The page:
Family Service Agency to provide health support for Santa Barbara County farmworkers

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As the name suggests, the state’s Housing for the Harvest program funds temporary housing for farmworkers who have been exposed to or tested positive with COVID-19. But the program also gives counties the opportunity to partner with local administrators to provide support such as wellness checks for vulnerable farmworkers.

On Sept. 22, the Santa Barbara County Board of Supervisors voted to make Family Service Agency that local touch point. The nonprofit works to ensure access to food, shelter, and other basic needs for seniors, families, and children as well as provides case management, advocacy, and mental health programs.

TIES TO COMMUNITY Family Service Agency, which gave out masks to agricultural employees in June, will now provide wellness checks and other support services to Santa Barbara County farmworkers through the state’s Housing for the Harvest program. - PHOTO COURTESY OF FAMILY SERVICE AGENCY FACEBOOK
  • PHOTO COURTESY OF FAMILY SERVICE AGENCY FACEBOOK
  • TIES TO COMMUNITY Family Service Agency, which gave out masks to agricultural employees in June, will now provide wellness checks and other support services to Santa Barbara County farmworkers through the state’s Housing for the Harvest program.

The agreement, which was voted in as part of the board’s administrative agenda, will appropriate $906,100 to Family Service Agency “to provide support services for the Housing for the Harvest program,” the board agenda stated. It also allocates $100,400 for the Latinx and Migrant COVID-19 Task Force and Language Justice Project to provide “operational support, engagement, and outreach services related to the prevention of the spread of COVID-19” in the county’s farmworker community.



Andy Caldwell, founder of the Coalition of Labor Agriculture & Business (COLAB) and Republican candidate for California’s 24th Congressional District seat, expressed some reservations about the funding allocations and the task force during public comment.

“We don’t have a problem with reaching out to workers,” he said on behalf of COLAB. “However, of the farmers I’ve talked to, nobody knows who is on the [Housing for the] Harvest and Latinx and Migrant COVID-19 Task Force.”

Caldwell said he wanted to know who was on the task force, specifically “whether there’s any growers on that.” He also asked what the task force’s Language Justice Project “has to do with COVID.”

Melissa Smith, a doctor and interim director of the task force, gave her answers to these questions during her public comment that followed Caldwell’s.

Smith said the task force includes “96 participating organizational, cross sectoral partners, including community based organizations, health service providers, elected officials, and the county Departments of Health and Behavioral Wellness, among others.”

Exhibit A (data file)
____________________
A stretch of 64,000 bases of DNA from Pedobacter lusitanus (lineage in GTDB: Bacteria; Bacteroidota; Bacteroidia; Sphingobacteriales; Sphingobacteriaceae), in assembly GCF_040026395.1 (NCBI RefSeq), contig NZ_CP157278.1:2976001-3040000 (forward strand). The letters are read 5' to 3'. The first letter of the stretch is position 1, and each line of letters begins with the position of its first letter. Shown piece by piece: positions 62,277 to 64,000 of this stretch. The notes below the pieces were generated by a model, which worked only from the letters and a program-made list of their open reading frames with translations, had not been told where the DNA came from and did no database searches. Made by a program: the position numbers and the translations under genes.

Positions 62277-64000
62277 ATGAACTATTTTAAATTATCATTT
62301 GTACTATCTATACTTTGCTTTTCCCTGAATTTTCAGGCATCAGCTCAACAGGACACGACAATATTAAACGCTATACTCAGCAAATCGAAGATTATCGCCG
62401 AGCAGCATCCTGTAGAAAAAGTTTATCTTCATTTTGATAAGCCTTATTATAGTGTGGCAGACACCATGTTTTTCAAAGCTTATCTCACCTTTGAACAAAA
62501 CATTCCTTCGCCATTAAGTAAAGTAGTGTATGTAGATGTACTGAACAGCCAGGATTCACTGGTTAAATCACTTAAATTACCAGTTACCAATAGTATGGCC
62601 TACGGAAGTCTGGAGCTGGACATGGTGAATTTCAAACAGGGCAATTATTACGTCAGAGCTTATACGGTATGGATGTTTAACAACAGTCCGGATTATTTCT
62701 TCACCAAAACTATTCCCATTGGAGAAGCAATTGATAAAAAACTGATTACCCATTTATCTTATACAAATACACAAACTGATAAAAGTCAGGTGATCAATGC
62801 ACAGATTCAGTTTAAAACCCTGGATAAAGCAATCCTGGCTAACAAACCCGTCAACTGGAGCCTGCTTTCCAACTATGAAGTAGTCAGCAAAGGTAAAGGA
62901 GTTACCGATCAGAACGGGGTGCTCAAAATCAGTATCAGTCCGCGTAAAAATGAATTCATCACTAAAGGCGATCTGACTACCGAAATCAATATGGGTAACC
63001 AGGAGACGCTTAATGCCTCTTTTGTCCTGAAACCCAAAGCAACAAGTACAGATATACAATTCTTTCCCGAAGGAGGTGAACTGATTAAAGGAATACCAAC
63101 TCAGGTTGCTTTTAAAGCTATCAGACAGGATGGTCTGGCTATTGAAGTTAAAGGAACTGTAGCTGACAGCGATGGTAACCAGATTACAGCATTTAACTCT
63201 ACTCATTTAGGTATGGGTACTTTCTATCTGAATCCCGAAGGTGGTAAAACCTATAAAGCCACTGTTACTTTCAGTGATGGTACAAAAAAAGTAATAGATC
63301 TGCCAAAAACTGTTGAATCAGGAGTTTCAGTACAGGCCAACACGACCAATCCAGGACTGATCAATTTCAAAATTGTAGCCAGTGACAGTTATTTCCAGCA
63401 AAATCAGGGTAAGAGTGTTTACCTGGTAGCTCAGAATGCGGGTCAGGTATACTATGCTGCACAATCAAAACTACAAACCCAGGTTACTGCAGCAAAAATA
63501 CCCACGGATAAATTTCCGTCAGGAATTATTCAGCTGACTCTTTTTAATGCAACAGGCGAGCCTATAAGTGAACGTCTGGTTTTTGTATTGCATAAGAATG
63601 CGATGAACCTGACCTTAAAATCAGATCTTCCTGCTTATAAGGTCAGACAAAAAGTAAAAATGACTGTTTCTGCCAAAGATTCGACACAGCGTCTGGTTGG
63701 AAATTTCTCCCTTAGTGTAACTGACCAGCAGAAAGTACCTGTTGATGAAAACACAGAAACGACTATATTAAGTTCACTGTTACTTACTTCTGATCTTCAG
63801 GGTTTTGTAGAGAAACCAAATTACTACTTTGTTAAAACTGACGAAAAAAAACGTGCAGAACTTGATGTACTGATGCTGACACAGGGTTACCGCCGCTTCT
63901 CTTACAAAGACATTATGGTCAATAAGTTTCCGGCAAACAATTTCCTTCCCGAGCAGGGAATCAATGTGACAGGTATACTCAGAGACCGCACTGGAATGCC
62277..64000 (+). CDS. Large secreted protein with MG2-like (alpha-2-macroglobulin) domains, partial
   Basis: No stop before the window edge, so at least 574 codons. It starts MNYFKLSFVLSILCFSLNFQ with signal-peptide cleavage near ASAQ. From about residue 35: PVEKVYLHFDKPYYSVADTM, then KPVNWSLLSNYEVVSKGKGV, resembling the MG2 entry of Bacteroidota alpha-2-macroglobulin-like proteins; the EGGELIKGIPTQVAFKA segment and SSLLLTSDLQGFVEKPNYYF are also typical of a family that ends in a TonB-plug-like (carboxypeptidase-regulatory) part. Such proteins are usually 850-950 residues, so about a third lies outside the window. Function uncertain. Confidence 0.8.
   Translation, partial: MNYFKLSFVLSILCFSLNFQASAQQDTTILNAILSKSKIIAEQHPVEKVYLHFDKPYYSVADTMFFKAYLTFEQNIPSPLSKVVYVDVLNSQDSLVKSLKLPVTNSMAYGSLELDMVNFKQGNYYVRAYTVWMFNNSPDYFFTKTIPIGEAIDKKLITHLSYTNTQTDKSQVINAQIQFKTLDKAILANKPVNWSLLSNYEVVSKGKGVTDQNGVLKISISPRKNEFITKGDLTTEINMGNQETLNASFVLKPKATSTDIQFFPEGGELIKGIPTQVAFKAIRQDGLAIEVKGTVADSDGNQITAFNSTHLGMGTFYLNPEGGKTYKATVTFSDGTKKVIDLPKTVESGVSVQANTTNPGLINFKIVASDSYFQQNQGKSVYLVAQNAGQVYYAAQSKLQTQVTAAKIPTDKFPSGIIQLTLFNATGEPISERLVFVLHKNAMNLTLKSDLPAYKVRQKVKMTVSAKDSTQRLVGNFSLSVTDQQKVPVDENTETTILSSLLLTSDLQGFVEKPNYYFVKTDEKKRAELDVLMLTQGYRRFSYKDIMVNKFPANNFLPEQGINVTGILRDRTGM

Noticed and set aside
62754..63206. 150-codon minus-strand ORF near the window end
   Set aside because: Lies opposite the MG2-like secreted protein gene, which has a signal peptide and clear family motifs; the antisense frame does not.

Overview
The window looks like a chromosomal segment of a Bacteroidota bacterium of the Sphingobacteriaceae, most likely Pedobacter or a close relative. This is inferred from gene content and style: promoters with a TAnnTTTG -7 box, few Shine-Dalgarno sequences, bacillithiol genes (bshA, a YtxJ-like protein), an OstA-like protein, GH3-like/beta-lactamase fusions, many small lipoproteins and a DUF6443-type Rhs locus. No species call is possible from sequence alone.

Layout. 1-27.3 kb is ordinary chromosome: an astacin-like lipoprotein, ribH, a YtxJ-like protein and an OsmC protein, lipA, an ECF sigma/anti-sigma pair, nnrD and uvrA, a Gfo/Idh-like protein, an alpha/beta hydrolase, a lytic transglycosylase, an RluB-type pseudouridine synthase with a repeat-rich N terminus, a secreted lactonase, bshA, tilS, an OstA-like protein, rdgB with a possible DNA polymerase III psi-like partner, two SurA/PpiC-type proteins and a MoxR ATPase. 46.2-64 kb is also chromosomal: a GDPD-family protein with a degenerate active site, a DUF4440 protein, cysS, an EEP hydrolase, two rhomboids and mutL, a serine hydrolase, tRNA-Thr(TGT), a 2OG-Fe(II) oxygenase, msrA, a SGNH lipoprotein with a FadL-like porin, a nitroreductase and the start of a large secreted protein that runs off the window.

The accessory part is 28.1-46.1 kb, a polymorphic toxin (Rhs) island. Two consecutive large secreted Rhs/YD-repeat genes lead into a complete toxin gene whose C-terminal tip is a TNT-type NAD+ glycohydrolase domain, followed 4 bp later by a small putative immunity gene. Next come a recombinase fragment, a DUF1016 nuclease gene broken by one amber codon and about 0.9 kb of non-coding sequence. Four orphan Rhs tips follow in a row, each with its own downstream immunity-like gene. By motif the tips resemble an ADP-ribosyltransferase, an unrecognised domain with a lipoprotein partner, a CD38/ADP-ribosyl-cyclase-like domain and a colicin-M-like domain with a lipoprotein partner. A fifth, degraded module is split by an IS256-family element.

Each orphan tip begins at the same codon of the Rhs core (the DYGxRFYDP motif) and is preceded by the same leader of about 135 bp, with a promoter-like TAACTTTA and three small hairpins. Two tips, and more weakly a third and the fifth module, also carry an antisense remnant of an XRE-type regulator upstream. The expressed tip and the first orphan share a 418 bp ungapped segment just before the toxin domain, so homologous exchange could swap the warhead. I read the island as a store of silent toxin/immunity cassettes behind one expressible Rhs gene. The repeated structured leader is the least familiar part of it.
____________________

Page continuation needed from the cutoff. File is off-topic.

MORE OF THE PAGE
She added that many farmworkers face language barriers when it comes to accessing health care services, which is why it’s “critically important that these resources be allocated to support the work of the task force and its related language justice services.”

Community member Lee Heller also spoke in support of the agreement, arguing that everyone would benefit from fewer cases of COVID-19 in the farmworker community, and that a partnership with Family Service Agency would help the county get there.

“When their numbers go down, the county’s numbers go down, and when the county numbers go down, we can shift to a lower tier and reopen businesses that currently remain shuttered,” Heller said.

Hazel Davalos, Community Organizing Director with Central Coast Alliance United for a Sustainable Economy, also spoke during the meeting about the importance of the Housing for the Harvest program, given “the fact that it allows the county to contract with Family Service Agency to conduct wellness visits.”



“This means you have a culturally competent staff of volunteers visiting farmworkers in the hotel rooms, building trust, so that these folks feel forthcoming about sharing their symptoms and are able to ask questions about how to navigate the medical system,” she said.

Second District Supervisor Gregg Hart and 3rd District Supervisor Joan Hartmann both expressed support for the program, but 4th District Supervisor Peter Adam wanted more information.

“I would like to have a report from public health on exactly what they know about Housing for the Harvest and the Language Justice Project,” Adam said. “Who [are] these two organizations composed of? Who’s on the board? Who are the executive directors? What is their mission? What outreach to growers has been engaged of that public health is aware of?”

Board Chair Hart said that information would be gathered. The board ultimately voted 5-0 in favor of the administrative agenda, so the item passed. ∆

—Malea Martin

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